Diphenhydramine, known by various names such as DPH, Dimedrol, and Benadryl, among others, belongs to the ethanolamine class and is classified as a deliriant substance. It falls into the category of first-generation H1 antihistamines and is widely available as an over-the-counter medication for managing allergies. When consumed in excess of recommended doses, diphenhydramine can induce potent delirium.
This compound was initially synthesized in 1943 and gained approval as the first prescription antihistamine by the U.S. Food and Drug Administration in 1946. Subsequently, in the 1980s, it was cleared for over-the-counter use. Presently, diphenhydramine finds common application in allergy relief, but it may also be prescribed for addressing conditions like itchiness, insomnia, motion sickness, nausea, and symptoms associated with Parkinson’s disease.
Subjective effects of diphenhydramine encompass sedation, anxiety, tactile hallucinations, memory impairment, thought disarray, dysphoria, and external hallucinations. Lower doses tend to elicit a calming, bodily relaxation, whereas higher doses induce a state of deliriousness, featuring vivid and compelling hallucinations. Dosages falling in between these two extremes often lead to discomfort and dysphoria.
Notably, many users report significant nausea and physical discomfort, often referred to as “body load.” A majority of individuals who experiment with diphenhydramine do not describe positive effects and do not seek to repeat the experience.
This substance is generally considered to have a low potential for abuse due to its unpleasant effects. The toxicological implications of recreational use have not been extensively researched. Anecdotal accounts suggest that chronic use, characterized by high doses and repeated consumption, may result in persistent hallucinations and impairments in cognitive function and memory. High doses have also been associated with seizures and cardiac toxicity.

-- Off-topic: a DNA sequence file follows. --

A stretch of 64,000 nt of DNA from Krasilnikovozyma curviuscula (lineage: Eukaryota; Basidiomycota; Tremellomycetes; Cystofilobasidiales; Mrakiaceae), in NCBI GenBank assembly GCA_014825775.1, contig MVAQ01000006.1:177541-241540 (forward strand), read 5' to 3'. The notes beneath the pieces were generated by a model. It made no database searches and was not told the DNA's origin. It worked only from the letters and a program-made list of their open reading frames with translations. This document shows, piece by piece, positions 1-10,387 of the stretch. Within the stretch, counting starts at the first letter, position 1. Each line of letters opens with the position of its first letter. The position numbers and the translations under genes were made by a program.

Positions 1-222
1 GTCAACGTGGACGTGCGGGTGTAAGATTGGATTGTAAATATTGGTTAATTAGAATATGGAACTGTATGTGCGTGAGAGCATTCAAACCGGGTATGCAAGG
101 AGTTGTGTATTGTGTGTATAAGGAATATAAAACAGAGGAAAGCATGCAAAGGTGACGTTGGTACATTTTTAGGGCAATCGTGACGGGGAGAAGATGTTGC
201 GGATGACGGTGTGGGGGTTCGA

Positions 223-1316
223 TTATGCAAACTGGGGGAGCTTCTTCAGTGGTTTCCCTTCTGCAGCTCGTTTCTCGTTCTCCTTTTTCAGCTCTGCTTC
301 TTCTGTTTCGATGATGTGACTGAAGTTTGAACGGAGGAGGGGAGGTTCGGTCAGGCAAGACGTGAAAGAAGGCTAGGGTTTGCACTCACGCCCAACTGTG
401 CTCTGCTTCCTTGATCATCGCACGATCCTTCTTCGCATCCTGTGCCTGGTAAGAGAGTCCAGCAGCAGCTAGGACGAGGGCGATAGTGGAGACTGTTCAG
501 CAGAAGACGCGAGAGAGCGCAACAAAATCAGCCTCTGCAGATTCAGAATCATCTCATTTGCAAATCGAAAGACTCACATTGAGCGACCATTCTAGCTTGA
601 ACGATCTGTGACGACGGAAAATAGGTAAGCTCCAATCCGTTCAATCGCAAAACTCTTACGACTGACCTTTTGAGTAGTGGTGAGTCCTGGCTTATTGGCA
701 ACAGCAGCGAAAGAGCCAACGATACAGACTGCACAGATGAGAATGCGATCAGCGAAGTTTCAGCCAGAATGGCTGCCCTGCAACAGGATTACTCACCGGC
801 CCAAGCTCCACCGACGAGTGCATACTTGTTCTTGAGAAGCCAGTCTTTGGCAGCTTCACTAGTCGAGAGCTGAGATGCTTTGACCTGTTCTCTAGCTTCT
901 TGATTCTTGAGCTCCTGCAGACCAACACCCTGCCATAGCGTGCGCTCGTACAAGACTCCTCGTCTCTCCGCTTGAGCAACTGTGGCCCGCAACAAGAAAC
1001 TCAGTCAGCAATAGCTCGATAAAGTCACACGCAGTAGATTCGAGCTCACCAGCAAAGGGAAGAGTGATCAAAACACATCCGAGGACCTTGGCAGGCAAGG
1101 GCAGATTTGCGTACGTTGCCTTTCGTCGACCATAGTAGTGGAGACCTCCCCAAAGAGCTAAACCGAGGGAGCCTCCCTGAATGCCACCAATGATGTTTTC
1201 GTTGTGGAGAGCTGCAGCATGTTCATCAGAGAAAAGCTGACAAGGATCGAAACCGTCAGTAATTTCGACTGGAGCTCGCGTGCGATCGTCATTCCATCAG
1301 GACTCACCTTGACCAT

It is highly advisable to prioritize harm-reduction practices when using this substance.
|CompTox Dashboard (EPA)||DTXSID4022949|
|Chemical and physical data|
|Molar mass||255.361 g·mol−1|
History and culture
George Rieveschl, a former professor at the University of Cincinnati, discovered Diphenhydramine in 1943. In 1946, it achieved the distinction of becoming the first prescription antihistamine to gain approval from the United States Food and Drug Administration (FDA).
During the 1960s, it was uncovered that diphenhydramine could inhibit the reuptake of the neurotransmitter serotonin. This significant finding prompted a quest to identify potential antidepressants that shared similar structural traits while having fewer associated side effects. This research ultimately led to the development of fluoxetine (Prozac), a selective serotonin reuptake inhibitor (SSRI).
Diphenhydramine, scientifically known as 2-(diphenylmethoxy)-N, N-dimethylethanamine, falls within the category of organic compounds belonging to the ethanolamine class. Its chemical structure comprises an ethylamine chain that contains two methyl groups attached to the end nitrogen atom RN. Furthermore, this ethylamine chain carries a substitution at R2 in the form of a diphenylmethoxy group, creating an ether linkage. The diphenylmethoxy group consists of two aromatic phenyl rings joined to a carbon atom that is also linked to a methoxy group CH3O-.
Diphenhydramine is commonly manufactured in the form of a hydrochloride salt.